The beginning of a new year according to the traditional Thai calendar is celebrated throughout the country with religious ceremonies and public celebrations as the Songkran festival.
Everywhere in the kingdom people are splashed, doused, showered with water and hardly anyone who dares to go out on the streets at this time will be able to stay dry.
Similar to Western or Chinese New Year celebrations, the Thais celebrate their Songkran festival with the same, if not even greater, passion for having fun. But what is unique about this festival is the ubiquitous pouring of water, in which you can see an exaggeration of the ancient tradition of pouring water.
But all these water features mean more than just getting wet together. The word “Songkran” comes from the Sanskrit language and means ‘move’ or ‘change place’, which means the entry of the sun into a new zodiac sign. Songkran is therefore the time to honor the old and move on to something new at the same time. Earning merit through good deeds is an integral part of this transition.
Each of the three Songkran days is traditionally associated with its own meaning and special activities.
April 13th is called Wan Maha Songkran. Originally, on that day, people cleaned their houses and prepared everything for the New Year celebrations. The most famous Songkran parade in Chiang Mai with Buddha figures, floats, groups from the various districts of the province, musicians and local beauties in traditional costumes takes place on this day, with the participants of the parade being soaked with water by the spectators.
April 14th is called Wan Nao. People prepare cooked and preserved foods for the Buddhist ceremonies of the following day. This is also the day to go to the banks of the rivers and fill buckets with sand there. With this sand, small “chedis” (tapering turrets) are formed by hands on the temple grounds and decorated with flowers and colorful paper flags. The purpose of this age-old custom is to raise the level of the temple grounds.
April 15th is called Wan Payawan. On this day the new year begins with the early morning offering of the prepared food, fresh fruits, robes and other gifts to the monks in the temples. In the ceremonies of the ritual pouring of water on this day, the wild and exuberant splashes of water that characterize the Songkran festival today have their origins.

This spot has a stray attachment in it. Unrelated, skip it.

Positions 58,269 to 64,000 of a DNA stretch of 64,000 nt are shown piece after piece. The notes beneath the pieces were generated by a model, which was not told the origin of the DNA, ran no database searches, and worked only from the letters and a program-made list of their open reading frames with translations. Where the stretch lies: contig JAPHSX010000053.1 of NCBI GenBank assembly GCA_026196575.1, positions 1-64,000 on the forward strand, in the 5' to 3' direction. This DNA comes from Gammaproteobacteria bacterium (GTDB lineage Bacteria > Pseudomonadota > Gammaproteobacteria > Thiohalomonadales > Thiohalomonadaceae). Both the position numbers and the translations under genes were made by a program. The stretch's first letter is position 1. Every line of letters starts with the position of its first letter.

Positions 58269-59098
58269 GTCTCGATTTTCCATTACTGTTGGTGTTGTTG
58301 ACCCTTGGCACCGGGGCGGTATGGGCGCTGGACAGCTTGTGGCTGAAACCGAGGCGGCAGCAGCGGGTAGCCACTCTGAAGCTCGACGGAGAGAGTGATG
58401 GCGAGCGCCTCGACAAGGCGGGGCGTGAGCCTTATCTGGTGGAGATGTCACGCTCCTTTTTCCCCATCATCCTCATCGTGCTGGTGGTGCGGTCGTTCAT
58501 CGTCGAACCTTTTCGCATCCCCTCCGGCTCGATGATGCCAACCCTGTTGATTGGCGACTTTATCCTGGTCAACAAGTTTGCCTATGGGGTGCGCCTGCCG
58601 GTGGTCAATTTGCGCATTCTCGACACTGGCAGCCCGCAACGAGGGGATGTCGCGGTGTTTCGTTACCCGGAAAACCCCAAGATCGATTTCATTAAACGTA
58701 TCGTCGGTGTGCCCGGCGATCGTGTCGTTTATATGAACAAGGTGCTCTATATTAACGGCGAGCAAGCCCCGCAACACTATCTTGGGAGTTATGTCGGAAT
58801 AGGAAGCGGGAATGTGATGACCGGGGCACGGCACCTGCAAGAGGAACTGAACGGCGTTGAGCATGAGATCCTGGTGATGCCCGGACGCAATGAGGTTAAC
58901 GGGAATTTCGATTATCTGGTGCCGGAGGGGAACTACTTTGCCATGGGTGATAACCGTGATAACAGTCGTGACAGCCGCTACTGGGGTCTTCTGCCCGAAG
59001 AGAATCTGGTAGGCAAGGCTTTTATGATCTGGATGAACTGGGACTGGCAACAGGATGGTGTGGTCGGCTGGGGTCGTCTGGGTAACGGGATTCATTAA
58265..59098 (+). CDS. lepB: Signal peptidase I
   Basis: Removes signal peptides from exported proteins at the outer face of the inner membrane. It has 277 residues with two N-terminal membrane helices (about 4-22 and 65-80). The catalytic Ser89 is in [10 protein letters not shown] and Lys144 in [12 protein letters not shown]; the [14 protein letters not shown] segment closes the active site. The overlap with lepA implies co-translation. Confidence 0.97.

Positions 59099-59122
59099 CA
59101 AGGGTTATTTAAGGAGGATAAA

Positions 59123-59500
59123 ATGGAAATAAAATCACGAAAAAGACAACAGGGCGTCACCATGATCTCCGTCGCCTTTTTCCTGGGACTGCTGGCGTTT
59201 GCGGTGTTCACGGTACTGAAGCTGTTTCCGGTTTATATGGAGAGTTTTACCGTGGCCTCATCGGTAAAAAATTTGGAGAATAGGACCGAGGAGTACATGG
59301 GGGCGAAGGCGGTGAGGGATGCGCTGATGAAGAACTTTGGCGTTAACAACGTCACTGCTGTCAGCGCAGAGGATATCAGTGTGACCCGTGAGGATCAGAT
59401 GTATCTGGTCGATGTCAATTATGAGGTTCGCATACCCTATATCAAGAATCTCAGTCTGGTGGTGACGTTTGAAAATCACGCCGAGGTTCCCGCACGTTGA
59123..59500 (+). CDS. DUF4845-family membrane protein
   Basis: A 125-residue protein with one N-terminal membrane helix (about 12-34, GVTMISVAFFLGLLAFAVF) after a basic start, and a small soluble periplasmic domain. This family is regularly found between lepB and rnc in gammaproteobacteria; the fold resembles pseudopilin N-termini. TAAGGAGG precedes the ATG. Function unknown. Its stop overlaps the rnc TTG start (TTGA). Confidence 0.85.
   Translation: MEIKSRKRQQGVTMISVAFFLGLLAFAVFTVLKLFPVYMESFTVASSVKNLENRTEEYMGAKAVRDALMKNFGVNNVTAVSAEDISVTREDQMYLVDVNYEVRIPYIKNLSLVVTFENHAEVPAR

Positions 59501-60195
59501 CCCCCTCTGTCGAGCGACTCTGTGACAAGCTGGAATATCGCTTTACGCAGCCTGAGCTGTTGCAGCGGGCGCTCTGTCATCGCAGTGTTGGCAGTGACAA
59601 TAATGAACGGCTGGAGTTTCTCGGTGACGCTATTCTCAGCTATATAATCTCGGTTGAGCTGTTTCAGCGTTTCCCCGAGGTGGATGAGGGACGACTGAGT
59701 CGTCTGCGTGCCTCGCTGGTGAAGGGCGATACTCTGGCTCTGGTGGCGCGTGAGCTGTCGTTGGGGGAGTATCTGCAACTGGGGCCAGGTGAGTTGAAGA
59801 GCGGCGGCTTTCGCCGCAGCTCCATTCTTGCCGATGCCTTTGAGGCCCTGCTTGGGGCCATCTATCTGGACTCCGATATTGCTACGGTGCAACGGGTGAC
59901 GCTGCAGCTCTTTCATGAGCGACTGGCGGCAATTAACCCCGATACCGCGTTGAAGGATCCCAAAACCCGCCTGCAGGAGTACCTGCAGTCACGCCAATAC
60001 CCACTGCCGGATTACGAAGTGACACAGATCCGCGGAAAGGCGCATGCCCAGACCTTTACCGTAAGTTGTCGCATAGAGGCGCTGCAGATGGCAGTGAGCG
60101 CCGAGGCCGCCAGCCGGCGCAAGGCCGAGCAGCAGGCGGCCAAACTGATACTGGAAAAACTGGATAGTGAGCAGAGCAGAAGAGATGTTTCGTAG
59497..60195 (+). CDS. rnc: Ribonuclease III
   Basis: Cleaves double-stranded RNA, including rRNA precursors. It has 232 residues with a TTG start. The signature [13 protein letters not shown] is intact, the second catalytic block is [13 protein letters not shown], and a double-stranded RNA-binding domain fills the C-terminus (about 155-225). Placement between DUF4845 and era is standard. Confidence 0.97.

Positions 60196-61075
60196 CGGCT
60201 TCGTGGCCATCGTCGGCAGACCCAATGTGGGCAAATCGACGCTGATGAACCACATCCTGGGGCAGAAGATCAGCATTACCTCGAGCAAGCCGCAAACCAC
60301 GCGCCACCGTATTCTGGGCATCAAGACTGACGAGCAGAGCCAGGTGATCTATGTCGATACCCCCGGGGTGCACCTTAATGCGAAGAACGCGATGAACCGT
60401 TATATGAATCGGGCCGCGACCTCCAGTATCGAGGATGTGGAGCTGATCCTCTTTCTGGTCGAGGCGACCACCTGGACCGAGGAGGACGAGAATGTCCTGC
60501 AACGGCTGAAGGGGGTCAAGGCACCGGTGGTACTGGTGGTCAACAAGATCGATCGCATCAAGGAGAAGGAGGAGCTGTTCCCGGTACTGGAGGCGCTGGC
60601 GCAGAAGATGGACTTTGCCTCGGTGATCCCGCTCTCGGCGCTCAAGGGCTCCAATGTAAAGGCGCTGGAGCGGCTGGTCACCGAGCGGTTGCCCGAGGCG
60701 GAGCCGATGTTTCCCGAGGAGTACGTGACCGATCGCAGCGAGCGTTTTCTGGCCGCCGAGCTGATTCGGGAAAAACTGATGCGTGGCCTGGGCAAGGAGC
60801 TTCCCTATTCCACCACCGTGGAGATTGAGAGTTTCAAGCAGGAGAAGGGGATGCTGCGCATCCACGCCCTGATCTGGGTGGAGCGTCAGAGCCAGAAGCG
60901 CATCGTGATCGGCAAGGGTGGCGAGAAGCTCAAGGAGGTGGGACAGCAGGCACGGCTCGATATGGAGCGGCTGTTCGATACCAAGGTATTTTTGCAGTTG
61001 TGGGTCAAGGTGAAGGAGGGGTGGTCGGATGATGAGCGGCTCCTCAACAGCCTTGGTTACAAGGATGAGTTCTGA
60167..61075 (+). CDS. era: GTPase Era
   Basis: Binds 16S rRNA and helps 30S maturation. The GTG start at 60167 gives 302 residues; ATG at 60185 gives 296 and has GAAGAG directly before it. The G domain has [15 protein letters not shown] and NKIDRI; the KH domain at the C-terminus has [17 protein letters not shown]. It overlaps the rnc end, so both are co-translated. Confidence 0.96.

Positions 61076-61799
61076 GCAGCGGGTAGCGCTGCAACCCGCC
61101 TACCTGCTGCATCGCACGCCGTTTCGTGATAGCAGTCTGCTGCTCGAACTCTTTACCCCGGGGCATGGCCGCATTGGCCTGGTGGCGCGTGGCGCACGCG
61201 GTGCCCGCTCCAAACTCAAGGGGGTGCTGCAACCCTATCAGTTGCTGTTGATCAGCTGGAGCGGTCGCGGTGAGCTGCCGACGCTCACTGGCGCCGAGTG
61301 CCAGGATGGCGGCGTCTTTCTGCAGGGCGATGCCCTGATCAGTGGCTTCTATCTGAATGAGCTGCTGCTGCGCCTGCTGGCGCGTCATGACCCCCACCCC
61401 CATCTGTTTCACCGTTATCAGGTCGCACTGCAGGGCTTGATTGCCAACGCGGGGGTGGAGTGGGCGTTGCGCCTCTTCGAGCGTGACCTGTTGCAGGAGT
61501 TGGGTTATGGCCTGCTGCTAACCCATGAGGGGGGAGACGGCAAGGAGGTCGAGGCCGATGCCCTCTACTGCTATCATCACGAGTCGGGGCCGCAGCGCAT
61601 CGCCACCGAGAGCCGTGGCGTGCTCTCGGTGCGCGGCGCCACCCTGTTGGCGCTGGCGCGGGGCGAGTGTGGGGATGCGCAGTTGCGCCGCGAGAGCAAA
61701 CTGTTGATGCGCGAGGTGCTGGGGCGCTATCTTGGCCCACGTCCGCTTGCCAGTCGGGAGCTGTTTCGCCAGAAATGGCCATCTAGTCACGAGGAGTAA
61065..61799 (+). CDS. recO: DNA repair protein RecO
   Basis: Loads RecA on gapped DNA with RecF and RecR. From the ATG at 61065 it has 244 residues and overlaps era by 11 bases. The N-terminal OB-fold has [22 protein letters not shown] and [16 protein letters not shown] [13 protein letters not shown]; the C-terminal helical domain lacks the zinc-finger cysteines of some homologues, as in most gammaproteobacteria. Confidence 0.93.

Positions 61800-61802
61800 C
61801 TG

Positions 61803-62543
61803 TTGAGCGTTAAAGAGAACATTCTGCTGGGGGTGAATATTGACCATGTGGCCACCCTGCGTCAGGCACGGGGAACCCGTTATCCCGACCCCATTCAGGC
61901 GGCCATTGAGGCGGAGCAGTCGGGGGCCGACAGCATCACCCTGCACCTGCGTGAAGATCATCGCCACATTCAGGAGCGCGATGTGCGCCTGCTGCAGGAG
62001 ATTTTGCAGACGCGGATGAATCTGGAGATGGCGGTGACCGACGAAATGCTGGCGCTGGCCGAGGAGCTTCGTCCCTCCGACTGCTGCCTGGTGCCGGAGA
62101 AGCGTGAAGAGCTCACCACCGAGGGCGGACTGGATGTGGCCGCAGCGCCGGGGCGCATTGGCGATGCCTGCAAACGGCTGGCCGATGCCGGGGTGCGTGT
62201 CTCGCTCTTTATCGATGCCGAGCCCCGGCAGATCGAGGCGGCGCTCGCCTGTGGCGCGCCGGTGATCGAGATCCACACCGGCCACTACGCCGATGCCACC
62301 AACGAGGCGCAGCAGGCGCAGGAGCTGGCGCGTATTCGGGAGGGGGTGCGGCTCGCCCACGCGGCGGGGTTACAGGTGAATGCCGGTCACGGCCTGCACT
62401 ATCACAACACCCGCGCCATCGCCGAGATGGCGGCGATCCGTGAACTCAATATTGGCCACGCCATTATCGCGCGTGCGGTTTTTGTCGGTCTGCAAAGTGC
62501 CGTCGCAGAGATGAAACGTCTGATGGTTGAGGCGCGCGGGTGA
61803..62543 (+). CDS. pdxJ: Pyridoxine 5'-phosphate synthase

The custom of dousing each other with water and soaking them to the skin – an experience some visitors to Thailand will make their first acquaintance with with Songkran these days – is a further development of the celebrations of the Astronomical New Year that have only recently emerged and some go too far. In the old days, instead of dousing each other with plastic buckets full of ice water, people would squirt a little scented water over each other’s shoulders and wish them a Happy New Year.
But one of the most important traditions of this festival is to show respect for older family members and important personalities who have earned the respect of their fellow human beings with the “Rod Naam Dam Hua” ceremony, the ceremonial Songkran watering.
From the group that has come together to show their respect, one will speak on behalf of all and ask the elderly for forgiveness for bad behavior or inappropriate behavior of the younger family members during the past year.
The older one will then dip his or her hand in the abundantly presented perfumed water, rub the younger one over the head and say his or her blessing to the whole group and wish good luck. After this ceremony, the whole group, led by the older family member, will go to the temple together to perform the “Rod Naam Dam Hua” ceremony (life extension ceremony).
But today, especially for tourists, the wasteful spraying of water is in the foreground everywhere in the country. Tourists who may be planning to explore the beauties of the rural areas around Chiang Mai by motorcycle these days should be warned and above all they should wear appropriate clothing. Because some Songkran celebrants love to pour water on motorcyclists and aim at the face or on the engine to bring the motorbike to a stop and then soak their immobilized victim all the more thoroughly. And those who travel by train in non-air-conditioned carriages should watch out for the open windows, as these are popular targets for water cannons and throwers of gigantic balloons filled with water.
But even if the meek customs of earlier times have changed into the wild customs of today, immerse yourself in the spirit of this festival. Get wet, keep your cool and enjoy the most exuberant and funniest festival that Thailand has to offer.